But wait, you didn’t miss Part 1 of this show, did you? Well not to worry if ya did, because you can find it and all my podcasts in the Podcast Archive right here on my site. All ya gotta do is use the search function in the header; type in Podcast #389 and Voilà! But don’t forget the #sign when you do your search.

Yvonne and I discuss:

  • Sex coach/sex therapy;
  • Sexual performance concerns for women — preorgasmia;
  • Performance anxiety;
  • Sexual performance concerns for men — premature ejaculation;
  • Masturbation and self-pleasuring;
  • Expanding our sexual repertoire;
  • Sex trends — circumcision;
  • Erection enhancers;
  • The G-spot debate;
  • Sex play;
  • Who inspires her and her sexual heroes.

Yvonne invites you to visit her on her site HERE! Her Sensual Fusion site HERE! Her Facebook page HERE! And her twitter feed HERE!

Click on the book covers below for more information about Yvonne’s books.

YOP cover TMT cover SwEx cover hi res Pleasuring cover HGS cover

 

 

BE THERE OR BE SQUARE!

Look for all my podcasts on iTunes. You’ll find me in the podcast section, obviously. Just search for Dr Dick Sex Advice. And don’t forget to subscribe. I wouldn’t want you to miss even one episode.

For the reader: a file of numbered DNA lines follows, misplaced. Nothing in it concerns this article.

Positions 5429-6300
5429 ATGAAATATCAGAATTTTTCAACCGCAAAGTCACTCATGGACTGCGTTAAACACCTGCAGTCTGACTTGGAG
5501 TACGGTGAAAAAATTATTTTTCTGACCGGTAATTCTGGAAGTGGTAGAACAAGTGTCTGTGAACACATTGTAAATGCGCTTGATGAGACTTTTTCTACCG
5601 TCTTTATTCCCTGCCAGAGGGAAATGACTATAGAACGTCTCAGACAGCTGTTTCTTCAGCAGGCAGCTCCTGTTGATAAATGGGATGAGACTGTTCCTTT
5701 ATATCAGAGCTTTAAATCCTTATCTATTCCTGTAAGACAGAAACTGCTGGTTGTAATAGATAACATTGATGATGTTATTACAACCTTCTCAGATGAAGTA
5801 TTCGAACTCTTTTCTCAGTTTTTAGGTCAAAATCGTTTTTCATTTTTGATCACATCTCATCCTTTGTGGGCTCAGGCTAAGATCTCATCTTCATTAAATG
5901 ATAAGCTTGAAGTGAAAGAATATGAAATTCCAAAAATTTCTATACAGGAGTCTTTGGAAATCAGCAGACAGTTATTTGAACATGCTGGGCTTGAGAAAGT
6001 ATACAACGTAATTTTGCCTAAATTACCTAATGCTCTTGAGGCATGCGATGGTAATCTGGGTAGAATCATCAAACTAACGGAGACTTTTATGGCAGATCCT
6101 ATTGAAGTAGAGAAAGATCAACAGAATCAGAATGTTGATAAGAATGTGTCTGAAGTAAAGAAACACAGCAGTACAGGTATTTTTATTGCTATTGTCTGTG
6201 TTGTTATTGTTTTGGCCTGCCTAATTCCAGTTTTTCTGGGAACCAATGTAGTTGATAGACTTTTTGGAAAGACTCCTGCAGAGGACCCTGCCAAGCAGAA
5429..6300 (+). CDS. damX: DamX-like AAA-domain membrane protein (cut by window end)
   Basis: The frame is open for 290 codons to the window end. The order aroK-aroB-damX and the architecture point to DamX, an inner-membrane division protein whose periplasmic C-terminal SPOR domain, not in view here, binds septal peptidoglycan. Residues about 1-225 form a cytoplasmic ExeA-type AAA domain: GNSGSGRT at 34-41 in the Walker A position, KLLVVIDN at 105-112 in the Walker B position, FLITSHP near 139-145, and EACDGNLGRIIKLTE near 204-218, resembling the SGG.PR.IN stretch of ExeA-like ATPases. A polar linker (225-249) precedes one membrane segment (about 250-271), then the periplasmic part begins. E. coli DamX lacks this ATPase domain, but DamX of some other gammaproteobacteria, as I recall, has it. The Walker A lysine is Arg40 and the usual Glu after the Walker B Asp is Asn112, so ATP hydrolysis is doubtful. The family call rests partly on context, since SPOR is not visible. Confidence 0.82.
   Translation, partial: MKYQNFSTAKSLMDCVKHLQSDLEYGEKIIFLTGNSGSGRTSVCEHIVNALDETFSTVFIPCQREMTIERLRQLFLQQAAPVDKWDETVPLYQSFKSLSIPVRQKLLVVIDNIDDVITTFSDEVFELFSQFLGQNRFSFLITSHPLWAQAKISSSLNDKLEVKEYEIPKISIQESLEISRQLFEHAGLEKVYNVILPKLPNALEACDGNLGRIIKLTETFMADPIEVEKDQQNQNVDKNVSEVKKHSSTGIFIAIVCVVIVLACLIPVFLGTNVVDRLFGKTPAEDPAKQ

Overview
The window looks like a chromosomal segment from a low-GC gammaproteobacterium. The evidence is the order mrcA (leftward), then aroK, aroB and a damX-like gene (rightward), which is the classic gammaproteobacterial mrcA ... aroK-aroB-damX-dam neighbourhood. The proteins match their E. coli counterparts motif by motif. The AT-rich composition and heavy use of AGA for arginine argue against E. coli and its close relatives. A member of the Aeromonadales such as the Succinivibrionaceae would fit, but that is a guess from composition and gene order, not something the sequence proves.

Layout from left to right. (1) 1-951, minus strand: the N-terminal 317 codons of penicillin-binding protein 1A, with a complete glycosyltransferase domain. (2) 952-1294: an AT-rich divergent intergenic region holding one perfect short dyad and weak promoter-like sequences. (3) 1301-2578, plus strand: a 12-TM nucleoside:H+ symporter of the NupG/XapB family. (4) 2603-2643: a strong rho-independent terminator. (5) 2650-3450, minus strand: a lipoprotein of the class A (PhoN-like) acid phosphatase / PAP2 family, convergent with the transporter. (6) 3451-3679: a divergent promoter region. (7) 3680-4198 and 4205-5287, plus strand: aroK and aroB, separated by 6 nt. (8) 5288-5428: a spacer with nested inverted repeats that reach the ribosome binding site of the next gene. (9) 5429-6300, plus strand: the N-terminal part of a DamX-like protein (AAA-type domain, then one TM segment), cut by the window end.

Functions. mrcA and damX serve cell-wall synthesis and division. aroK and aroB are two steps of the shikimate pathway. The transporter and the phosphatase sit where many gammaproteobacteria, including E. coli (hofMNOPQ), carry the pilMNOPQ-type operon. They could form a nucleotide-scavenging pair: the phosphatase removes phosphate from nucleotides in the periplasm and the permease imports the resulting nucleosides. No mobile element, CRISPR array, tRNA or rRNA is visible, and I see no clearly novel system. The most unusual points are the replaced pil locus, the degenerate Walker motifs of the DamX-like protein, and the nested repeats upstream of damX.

Today’s Podcast is bought to you by: SPUNK Lube.

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The Back to School 2013 Q&A Show — Podcast #388 — 09/04/13

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[Look for the podcast play button below.]

Hey sex fans,fakein' it

Alrighty then! As I promised, I have a swell Q&A show in store for you today. I have a whole bunch of very interesting correspondents vying for their moment in the sun, so to speak. Each one is ready to share his or her sex and relationship concerns with us. And I will do my level best to make my responses informative, enriching and maybe even a little entertaining.

But, before we get to that, I want to acknowledge three recent donation to the upkeep of this site. The donations come from: Peter of Knoxville, TN with a contribution of $25, Annie of Chicago, IL, my hometown, with a contribution of $25, and Terrence of Santa Barbara, CA with a contribution of $50. Thank you all!

  • First, a couple general announcements: website redesign and a word about The Gospel of Kink.
  • Some guy wants to know if it’s ok to have annual (anal??) sex on a daily basis.
  • Matt jerks off using women’s panties.  He wants to know if I think he’s gay?
  • Selena is really getting into her boobs and nipples.
  • Finally, another one of my outstanding sexual enrichment tutorials: Six Reasons Why Women Don’t Enjoy Sex.

Today’s podcast is bought to you by: Dr Dick’s Sex Advice and Dr Dick’s Sex Toy Review.

 

BE THERE OR BE SQUARE!

DON’T BE SHY, LET IT FLY!

Look for my podcasts on iTunes. You’ll find me in the podcast section, obviously, or just search for Dr Dick Sex Advice. And don’t forget to subscribe. I wouldn’t want you to miss even one episode.